The venue was pretty cool, it was an old shed that hosted a fairly big stage (for that type of venue at least), and quite a lot of room for the bar and the crowd as the two “rooms” were separated. Great place.
When Apollo walked in, he was immediately surrounded by friends and fans. I finally got a chance to “dig through” the crowd of people to say hi, and he was truly glad to see me. Only had time to chat for a minute or two, before the first band was due on stage.
When Apollo said that it was a band of “young guys” I thought he meant guys in their 20’s. Instead, what entered the stage was…. 3 KIDS! :) I’m not kidding, three boys in their early teens (I heard they were around 14). And the little dudes freaking KILLED it! Wow, I was sincerely impressed.
They played like they had been in the business for 30 years! There was the unmistakeable youthful passion, but they also had the elements of an established, experienced band, which is a rare combo.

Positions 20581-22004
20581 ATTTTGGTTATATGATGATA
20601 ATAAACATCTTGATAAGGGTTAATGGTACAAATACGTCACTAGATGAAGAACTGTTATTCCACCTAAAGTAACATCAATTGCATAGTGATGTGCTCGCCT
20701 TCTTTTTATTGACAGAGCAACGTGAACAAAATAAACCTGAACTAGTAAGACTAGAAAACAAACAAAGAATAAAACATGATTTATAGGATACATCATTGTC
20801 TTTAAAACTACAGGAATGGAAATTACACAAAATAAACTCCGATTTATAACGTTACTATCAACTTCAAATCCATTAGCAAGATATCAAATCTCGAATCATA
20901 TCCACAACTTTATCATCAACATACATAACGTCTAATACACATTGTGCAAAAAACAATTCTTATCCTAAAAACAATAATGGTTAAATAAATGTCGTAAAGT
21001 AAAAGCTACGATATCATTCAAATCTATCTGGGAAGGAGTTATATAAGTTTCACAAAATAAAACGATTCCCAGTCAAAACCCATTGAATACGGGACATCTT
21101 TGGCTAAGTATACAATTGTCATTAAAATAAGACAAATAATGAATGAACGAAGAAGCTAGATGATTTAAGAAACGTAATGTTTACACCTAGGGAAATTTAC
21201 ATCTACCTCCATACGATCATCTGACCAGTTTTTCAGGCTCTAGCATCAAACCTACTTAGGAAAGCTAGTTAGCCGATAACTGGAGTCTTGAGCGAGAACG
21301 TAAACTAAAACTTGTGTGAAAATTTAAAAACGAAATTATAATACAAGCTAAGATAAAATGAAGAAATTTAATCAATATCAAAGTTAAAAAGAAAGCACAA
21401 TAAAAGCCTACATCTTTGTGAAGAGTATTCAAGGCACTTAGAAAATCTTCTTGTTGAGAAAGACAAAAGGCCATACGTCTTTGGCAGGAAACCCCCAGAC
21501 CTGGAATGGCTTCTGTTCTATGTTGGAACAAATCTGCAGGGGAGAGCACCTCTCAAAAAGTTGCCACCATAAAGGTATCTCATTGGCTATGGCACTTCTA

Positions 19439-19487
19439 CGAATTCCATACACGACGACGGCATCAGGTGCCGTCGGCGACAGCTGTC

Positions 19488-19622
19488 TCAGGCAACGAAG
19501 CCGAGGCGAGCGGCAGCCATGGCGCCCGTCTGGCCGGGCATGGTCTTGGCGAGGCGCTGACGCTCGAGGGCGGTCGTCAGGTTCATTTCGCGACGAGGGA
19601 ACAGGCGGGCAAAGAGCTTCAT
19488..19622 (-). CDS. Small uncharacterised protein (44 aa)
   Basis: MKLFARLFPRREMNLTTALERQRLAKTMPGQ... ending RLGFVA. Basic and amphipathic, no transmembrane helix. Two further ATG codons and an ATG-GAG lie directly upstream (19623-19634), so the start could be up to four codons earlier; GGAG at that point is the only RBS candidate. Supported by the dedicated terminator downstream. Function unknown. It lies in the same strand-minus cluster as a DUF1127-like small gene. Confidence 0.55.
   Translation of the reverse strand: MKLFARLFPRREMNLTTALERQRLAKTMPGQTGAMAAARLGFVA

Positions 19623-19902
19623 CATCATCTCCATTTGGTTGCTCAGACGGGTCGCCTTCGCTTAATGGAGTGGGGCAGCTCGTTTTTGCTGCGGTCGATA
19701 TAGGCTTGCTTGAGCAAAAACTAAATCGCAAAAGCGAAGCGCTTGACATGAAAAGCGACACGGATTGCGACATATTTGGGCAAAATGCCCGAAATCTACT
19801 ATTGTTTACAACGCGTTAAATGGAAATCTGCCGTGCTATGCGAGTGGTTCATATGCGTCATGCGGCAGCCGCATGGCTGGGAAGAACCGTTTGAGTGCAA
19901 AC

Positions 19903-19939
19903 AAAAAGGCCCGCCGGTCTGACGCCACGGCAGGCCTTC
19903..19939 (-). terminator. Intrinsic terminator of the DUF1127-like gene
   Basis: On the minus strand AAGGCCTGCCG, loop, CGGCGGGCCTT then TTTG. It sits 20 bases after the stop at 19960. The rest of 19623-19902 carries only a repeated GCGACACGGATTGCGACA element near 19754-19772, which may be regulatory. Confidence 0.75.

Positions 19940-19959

Usually when you see young bands, they are simply ripping off their idols, and not doing it very well either. THESE guys let their influences shine through clearly, while at the same time, they weren’t copycats, they were doing their own thing with a refreshing sense of confidence without any arrogance.
How they managed to achieve that unusual balance at their very early age, I have no idea, but I do hope they get a break and get more gigs or maybe even a record deal. If any unsigned band that I’ve seen lately deserves it, these young boys sure as hell do!
I didn’t take pics and I didn’t film it, unfortunately, I wish I had. That’s what you get when you expect nothing and you get absolutely blown away! Oh yeah, they were called PARADISE CRUE. Probably a name you should remember. :)
[Found somebody else’s video of the guys on YouTube, from some band contest that they won]
After the “little dudes” it was time for CRAZE to hit the stage.